Same-sex unions often incorporate the virtues of friendship more effectively than traditional marriages; and at times, among gay male relationships, the openness of the contract makes it more likely to survive than many heterosexual bonds. . . . [T]here is more likely to be greater understanding of the need for extramarital outlets between two men than between a man and a woman. . . . [S]omething of the gay relationship’s necessary honesty, its flexibility, and its equality could undoubtedly help strengthen and inform many heterosexual bonds.
Similarly, in a New York Times Magazine profile titled “Married, With Infidelities”, Dan Savage encourages spouses to adopt “a more flexible attitude” about allowing each other to seek sex outside their marriage. A piece titled “Monogamish” in The Advocate, a gay-interest newsmagazine, supports this point still more candidly:
Anti-equality right-wingers have long insisted that allowing gays to marry will destroy the sanctity of “traditional marriage,” and, of course, the logical, liberal party-line response has long been “No, it won’t.” But what if—for once—the sanctimonious crazies are right? Could the gay male tradition of open relationships actually alter marriage as we know it? And would that be such a bad thing?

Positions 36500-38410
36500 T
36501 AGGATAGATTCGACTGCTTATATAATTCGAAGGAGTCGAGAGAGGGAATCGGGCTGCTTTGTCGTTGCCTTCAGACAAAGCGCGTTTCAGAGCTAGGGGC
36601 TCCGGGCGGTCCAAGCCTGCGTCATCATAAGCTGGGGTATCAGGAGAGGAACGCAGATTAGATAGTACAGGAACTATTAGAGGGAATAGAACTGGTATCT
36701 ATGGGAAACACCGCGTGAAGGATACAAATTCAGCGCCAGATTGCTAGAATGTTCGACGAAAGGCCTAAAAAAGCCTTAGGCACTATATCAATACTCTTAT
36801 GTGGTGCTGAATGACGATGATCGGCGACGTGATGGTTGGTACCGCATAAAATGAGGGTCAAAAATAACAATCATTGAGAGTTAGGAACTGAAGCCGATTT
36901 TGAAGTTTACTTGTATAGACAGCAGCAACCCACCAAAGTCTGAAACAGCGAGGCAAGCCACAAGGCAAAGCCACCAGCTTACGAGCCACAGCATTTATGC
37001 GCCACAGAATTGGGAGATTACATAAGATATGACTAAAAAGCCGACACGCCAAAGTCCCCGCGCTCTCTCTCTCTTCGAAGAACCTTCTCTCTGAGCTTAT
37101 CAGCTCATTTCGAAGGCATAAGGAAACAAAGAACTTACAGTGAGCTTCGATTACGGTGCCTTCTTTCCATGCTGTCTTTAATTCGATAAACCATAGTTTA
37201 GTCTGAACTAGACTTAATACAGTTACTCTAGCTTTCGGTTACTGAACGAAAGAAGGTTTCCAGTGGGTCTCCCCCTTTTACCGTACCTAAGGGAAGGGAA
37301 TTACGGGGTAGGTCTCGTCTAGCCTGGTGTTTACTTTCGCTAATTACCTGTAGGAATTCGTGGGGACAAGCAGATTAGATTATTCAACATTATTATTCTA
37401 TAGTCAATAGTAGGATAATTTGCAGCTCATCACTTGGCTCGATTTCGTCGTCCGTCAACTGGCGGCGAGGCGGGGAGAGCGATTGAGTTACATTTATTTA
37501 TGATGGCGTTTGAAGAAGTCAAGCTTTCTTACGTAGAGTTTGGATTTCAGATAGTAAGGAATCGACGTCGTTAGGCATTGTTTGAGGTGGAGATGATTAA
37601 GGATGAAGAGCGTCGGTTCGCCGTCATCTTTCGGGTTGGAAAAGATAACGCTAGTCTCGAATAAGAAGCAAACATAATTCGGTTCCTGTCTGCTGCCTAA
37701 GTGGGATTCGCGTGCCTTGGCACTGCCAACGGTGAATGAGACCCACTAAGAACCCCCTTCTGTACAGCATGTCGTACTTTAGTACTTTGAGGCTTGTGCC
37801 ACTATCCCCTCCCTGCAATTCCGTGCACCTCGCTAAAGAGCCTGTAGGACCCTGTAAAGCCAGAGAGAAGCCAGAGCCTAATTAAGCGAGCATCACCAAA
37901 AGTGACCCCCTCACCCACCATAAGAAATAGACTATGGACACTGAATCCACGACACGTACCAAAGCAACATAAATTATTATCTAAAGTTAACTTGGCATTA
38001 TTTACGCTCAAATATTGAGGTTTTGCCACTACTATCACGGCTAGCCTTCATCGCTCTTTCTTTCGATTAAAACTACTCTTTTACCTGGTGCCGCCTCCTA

As the article’s blurb reads: “We often protest when homophobes insist that same-sex marriage will change marriage for straight people too. But in some ways, they’re right.”
These are the words of leading supporters of same-sex marriage. If you believe in monogamy and exclusivity—and the benefits these bring to orderly procreation and child wellbeing—but would redefine civil marriage, take note.